There are many exercises that might appear to work the same muscles or be executed in the same way, making one question whether you should attempt to master only one of them, or all of the variations. These exercises usually come in pairs: do you do the handstand push-up or the overhead shoulder press? How do you choose between a sumo or a conventional deadlift? And should you do a lat pull-down on the machine with a normal grip, a wide grip or a close grip? The list is endless, but the one set of exercises that you should never have to choose between is the pull-up and the chin-up.
Most beginners will learn quickly that the pull-up is the more difficult and popular exercise among the two. And in the quest to master it, one might stop paying attention to practicing the chin-up, which is an equally important bodyweight move, with different benefits to the ones the pull-up offers. The primary difference between the two is that the pull-up is performed using an overhand grip with the palms facing down. This needs more shoulder stability with an emphasis on back strength to pull yourself up to the bar. The wider the grip, the more difficult the pull-up.
The chin-up is performed with an underhand grip which instantly unlocks the ability to use arm strength to execute the move. Given that you can pull your shoulders back with this kind of grip, it needs rotator cuff stability. With the chin-up, there is greater room for a narrow grip. However, you might not be able to completely slacken your hang in a chin-up like you can in a pull-up. But both exercises are similar in their demands for a stable core and an able back, and can be done on pull day if you are following a push-pull-legs routine.
A paper titled Surface Electromyographic Activation Patterns And Elbow Joint Motion During A Pull-up, Chin-up, Or Perfect-pullup Rotational Exercise,available at the National Library of Medicine, states that while the pull-up increased posterior chain strength, the chin-up increased activations on the anterior (front part of the body) chain.
But there are a couple of sweeteners that the chin-up offers. The first one being bicep activation—in fact, the chin-up could be the most underrated or ignored exercise to increase arm strength and mass: “The pectoralis major and biceps brachii had significantly higher EMG activation during the chin-up than during the pull-up, whereas the lower trapezius was significantly more active during the pull-up,” the paper states.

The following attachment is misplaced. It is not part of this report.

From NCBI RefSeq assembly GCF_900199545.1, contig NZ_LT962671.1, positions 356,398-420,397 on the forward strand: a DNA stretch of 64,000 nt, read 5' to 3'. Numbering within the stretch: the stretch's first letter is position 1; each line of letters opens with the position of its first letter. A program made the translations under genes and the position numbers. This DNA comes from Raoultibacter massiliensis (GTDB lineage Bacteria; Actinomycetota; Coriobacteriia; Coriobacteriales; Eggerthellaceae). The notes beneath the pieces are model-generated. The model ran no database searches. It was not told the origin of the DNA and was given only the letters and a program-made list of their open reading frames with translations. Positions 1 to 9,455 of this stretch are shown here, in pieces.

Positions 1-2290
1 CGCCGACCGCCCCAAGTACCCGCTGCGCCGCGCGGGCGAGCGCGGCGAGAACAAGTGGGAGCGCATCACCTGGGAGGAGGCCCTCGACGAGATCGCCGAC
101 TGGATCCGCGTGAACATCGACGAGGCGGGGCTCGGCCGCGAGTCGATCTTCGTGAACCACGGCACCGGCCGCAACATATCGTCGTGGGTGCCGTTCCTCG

The other sweetener is that the chin-up is a shoulder-friendly exercise, and nearly as beneficial to the back as the pull-up is, with minor differences that can be worked on if you performed a lat pull-down on a machine as a paired exercise. Beginners might be able to build up to the pull-up quicker if they managed to learn the chin-up first. Both the moves hit the lats in the same way as each other.
But before all of this, it is important to learn how to perform the perfect chin-up. Especially if you are a beginner who hasn’t yet done one. Jordan Syatt, who has been a world record holding powerlifter, has some excellent tips on how to approach this. The first of his four-step plan involves doing an underhand grip- inverted row on a smith machine. This is a horizontal lift where you are pulling yourself up to the bar while maintaining a straight-line core. The higher the bar on the smith machine, the easier the exercise.
The second step is to perform an eccentric chin-up, where you take the support of the box and use some velocity to go into a chin-up position, and slowly lower yourself down. This will train your body to control the downward motion when you do a full chin-up. Step three would be to perform a band-assisted chin-up and the last one is to do a chin-up with a full range of motion, but without the jump or velocity to take your chin above the bar.
Syatt suggests doing 3-5 reps of each progression stage. Do this for 3-5 sets, done twice or thrice a week before moving onto the next step. Don’t rush it, because to get all the benefits of the chin-up, you will need to perform it with careful speed and technique.
This is not to say that the pull-up should be replaced or discounted from your routines. But not using the chin-up in your workouts is a bad idea. This is the building block to many other pulling exercises, it’s easier on the shoulders, and can offer you serious benefits when it comes to bicep development, which in turn will make your arm workouts easier as well. The overhand pull-up may be the more difficult and cooler exercise to perfect, but the chin-up is equally effective and easier to execute.
Pulasta Dhar is a football commentator and writer.